Unleashing Large-Scale Video Generative Pre-training
for Visual Robot Manipulation

Hongtao Wu, Ya Jing, Chilam Cheang, Guangzeng Chen, Jiafeng Xu,
Xinghang Li, Minghuan Liu, Hang Li, Tao Kong

ByteDance Research   
Equal Contribution

Generative pre-trained models have demonstrated remarkable effectiveness in language and vision domains by learning useful representations. In this paper, we extend the scope of this effectiveness by showing that visual robot manipulation can significantly benefit from large-scale video generative pre-training. We introduce GR-1, a straightforward GPT-style model designed for multi-task language-conditioned visual robot manipulation. GR-1 takes as inputs a language instruction, a sequence of observation images, and a sequence of robot states. It predicts robot actions as well as future images in an end-to-end manner . Thanks to a flexible design, GR-1 can be seamlessly finetuned on robot data after pre-trained on a large-scale video dataset. We provide inaugural evidence that a unified GPT-style transformer, augmented with large-scale video generative pre-training, exhibits remarkable generalization to multi-task visual robot manipulation.


GR-1 is first pre-trained on the task of video prediction with a large-scale video dataset. It is then finetuned on robot data to learn multi-task visual robot manipulation. GR-1 is a simple GPT-style transformer which is able to take different modalities as inputs and outputs future images and actions.

The language input is encoded via CLIP text encoder. Visual inputs are encoded via a vision transformer which has been pretrained with MAE. A perceiver resampler is used to reduce the token number. Robot states, which contains the 6D pose of the robot end-effector and a binary status of the gripper, are encoded via linear layers. Before being fed into the causal transformer, the embeddings of all modalities are passed through linear layers to align the dimension. Future images are predicted with a transformer decoder consisting of self-attention blocks and MLPs. Arm and gripper actions are predicted via linear layers. More details can be found in the paper.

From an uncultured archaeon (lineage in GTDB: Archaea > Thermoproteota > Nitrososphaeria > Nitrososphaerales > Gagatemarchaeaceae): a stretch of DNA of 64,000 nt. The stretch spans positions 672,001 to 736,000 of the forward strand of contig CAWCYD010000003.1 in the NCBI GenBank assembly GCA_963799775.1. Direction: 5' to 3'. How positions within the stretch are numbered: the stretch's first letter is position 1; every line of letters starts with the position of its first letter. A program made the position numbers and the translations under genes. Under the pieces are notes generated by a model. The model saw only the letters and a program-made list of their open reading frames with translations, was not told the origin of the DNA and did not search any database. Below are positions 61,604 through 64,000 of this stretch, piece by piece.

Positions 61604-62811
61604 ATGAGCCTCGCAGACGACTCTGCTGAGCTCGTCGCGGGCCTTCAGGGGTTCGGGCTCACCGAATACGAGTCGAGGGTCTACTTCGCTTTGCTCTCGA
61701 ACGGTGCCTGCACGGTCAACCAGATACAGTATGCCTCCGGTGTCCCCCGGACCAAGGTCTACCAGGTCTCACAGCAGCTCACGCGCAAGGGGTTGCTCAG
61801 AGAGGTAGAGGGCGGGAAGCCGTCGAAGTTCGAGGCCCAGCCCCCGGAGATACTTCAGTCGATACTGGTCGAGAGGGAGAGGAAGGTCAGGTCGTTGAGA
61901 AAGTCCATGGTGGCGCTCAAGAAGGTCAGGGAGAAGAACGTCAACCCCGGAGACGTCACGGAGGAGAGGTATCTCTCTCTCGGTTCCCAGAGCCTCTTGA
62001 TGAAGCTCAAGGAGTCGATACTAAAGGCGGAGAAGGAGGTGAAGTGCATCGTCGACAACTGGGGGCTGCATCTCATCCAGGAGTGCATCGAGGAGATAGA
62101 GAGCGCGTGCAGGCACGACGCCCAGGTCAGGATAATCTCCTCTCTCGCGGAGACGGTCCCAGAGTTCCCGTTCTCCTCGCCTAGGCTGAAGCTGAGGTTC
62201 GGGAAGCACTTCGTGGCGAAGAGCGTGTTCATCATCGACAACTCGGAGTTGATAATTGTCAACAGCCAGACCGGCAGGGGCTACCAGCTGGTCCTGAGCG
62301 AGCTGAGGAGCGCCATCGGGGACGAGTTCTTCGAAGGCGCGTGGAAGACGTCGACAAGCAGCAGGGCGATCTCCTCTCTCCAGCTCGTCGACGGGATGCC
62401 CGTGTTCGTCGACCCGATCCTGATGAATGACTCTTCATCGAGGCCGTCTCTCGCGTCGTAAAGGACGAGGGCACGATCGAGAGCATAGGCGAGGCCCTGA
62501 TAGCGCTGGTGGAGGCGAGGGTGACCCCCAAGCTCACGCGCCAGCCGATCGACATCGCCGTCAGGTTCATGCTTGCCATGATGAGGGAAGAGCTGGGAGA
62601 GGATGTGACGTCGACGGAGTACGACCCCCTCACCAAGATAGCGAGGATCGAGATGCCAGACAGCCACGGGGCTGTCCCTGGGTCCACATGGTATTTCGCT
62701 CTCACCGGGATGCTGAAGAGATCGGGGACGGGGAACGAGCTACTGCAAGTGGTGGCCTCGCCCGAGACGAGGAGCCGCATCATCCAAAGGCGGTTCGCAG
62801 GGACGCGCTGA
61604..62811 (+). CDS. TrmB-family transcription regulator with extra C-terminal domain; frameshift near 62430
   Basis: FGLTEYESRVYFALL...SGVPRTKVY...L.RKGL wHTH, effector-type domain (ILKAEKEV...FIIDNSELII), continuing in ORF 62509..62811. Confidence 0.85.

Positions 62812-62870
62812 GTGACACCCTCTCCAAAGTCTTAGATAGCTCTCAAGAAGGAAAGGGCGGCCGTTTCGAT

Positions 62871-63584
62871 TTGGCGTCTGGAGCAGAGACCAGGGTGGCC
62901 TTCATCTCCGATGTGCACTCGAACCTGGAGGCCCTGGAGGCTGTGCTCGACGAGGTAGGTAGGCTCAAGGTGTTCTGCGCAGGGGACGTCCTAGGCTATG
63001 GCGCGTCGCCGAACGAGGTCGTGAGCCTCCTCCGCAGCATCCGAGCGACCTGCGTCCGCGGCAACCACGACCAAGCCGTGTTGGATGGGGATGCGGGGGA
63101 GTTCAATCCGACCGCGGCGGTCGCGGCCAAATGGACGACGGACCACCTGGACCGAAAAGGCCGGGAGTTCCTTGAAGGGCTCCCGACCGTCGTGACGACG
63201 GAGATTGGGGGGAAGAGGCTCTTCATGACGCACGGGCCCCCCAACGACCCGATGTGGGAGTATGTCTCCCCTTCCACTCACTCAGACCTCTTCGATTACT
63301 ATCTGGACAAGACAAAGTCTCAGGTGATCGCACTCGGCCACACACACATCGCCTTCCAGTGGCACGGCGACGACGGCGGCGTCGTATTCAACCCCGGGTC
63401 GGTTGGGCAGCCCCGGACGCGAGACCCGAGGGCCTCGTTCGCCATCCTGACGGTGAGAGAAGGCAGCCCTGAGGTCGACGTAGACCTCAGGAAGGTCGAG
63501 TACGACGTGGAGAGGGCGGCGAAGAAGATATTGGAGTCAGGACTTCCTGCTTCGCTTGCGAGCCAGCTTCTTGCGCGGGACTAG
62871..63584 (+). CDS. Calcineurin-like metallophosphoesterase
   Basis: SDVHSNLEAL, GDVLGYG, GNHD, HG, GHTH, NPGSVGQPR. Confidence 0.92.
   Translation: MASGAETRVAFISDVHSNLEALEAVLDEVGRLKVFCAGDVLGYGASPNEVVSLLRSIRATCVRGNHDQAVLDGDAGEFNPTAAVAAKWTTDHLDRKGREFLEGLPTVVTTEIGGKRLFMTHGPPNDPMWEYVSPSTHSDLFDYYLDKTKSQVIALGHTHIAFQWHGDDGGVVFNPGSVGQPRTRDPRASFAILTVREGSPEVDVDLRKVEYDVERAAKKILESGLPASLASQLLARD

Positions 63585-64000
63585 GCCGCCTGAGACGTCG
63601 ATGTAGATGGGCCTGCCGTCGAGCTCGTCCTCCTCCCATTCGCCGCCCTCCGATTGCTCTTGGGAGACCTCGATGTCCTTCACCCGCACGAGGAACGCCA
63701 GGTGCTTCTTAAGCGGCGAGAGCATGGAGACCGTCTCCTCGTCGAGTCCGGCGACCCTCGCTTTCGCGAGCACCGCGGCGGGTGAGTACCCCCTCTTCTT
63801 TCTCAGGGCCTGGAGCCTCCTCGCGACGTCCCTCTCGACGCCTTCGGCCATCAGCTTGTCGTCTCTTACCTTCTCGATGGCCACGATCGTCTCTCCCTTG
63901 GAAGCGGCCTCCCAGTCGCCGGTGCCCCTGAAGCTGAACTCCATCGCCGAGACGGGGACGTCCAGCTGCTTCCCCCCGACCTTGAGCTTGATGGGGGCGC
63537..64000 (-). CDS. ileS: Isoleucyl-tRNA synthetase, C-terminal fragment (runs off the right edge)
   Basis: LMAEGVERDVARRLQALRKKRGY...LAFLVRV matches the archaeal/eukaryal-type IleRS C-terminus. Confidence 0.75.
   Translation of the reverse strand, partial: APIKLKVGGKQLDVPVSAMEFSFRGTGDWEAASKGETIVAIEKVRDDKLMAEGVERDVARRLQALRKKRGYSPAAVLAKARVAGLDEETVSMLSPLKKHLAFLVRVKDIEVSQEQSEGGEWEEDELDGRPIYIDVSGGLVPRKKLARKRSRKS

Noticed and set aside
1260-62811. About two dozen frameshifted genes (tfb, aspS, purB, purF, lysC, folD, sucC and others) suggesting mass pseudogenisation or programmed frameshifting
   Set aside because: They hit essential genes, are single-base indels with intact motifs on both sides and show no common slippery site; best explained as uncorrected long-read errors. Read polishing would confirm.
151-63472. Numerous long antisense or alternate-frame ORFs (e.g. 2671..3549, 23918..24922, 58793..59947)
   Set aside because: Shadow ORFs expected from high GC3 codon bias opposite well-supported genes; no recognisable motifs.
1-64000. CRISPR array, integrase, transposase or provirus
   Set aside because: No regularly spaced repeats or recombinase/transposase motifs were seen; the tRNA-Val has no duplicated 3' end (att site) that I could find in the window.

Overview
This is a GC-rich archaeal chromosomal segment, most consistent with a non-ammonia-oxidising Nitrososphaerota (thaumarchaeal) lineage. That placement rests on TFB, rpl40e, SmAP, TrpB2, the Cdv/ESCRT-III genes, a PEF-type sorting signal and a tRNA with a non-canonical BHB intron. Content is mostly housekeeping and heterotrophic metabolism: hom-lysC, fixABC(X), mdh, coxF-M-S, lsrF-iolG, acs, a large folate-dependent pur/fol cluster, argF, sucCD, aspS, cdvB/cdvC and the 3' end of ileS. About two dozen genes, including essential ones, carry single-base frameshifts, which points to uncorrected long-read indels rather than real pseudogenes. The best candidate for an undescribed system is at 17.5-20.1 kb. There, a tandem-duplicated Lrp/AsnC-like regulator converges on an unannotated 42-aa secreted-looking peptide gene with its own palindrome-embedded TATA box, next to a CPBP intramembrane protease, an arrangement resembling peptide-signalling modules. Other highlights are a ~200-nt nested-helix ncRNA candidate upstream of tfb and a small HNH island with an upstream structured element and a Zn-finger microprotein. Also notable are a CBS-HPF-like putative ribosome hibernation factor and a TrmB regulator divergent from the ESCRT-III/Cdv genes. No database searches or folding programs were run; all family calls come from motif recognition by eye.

Real Robot Experiments

We perform extensive end-to-end real robot experiments to evaluate how GR-1 works in the real world. We first evaluate on object transportation in three settings: Seen Objects, Unseen Instances (unseen object instances of seen categories), and Unseen Categories (unseen objects of unseen categories). Example instructions include "put the broccoli onto the plate". This task is challenging as the robot needs to ground the correct object in the scene and successfully grasp and place it in the correct area. We also perform experiments on contact-rich articulated object manipulation. Example instructions include "open the drawer". Results are shown in the below figure.